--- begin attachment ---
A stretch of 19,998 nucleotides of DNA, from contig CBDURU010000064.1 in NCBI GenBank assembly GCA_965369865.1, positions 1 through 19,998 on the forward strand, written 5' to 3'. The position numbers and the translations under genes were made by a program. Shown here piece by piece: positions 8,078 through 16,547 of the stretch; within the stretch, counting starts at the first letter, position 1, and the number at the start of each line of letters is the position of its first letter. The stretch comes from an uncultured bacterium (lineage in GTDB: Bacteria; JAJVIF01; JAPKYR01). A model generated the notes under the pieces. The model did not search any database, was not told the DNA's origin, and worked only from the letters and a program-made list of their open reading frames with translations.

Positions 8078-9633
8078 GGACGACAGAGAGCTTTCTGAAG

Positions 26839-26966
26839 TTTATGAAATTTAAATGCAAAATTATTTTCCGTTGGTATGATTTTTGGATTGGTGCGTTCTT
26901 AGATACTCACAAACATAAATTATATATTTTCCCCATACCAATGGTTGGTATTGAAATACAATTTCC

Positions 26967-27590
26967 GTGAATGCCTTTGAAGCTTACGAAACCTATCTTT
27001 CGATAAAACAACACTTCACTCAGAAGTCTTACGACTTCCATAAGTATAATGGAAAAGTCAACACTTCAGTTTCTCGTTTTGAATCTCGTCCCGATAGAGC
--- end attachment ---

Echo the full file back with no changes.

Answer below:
A stretch of 19,998 nucleotides of DNA, from contig CBDURU010000064.1 in NCBI GenBank assembly GCA_965369865.1, positions 1 through 19,998 on the forward strand, written 5' to 3'. The position numbers and the translations under genes were made by a program. Shown here piece by piece: positions 8,078 through 16,547 of the stretch; within the stretch, counting starts at the first letter, position 1, and the number at the start of each line of letters is the position of its first letter. The stretch comes from an uncultured bacterium (lineage in GTDB: Bacteria; JAJVIF01; JAPKYR01). A model generated the notes under the pieces. The model did not search any database, was not told the DNA's origin, and worked only from the letters and a program-made list of their open reading frames with translations.

Positions 8078-9633
8078 GGACGACAGAGAGCTTTCTGAAG

Positions 26839-26966
26839 TTTATGAAATTTAAATGCAAAATTATTTTCCGTTGGTATGATTTTTGGATTGGTGCGTTCTT
26901 AGATACTCACAAACATAAATTATATATTTTCCCCATACCAATGGTTGGTATTGAAATACAATTTCC

Positions 26967-27590
26967 GTGAATGCCTTTGAAGCTTACGAAACCTATCTTT
27001 CGATAAAACAACACTTCACTCAGAAGTCTTACGACTTCCATAAGTATAATGGAAAAGTCAACACTTCAGTTTCTCGTTTTGAATCTCGTCCCGATAGAGC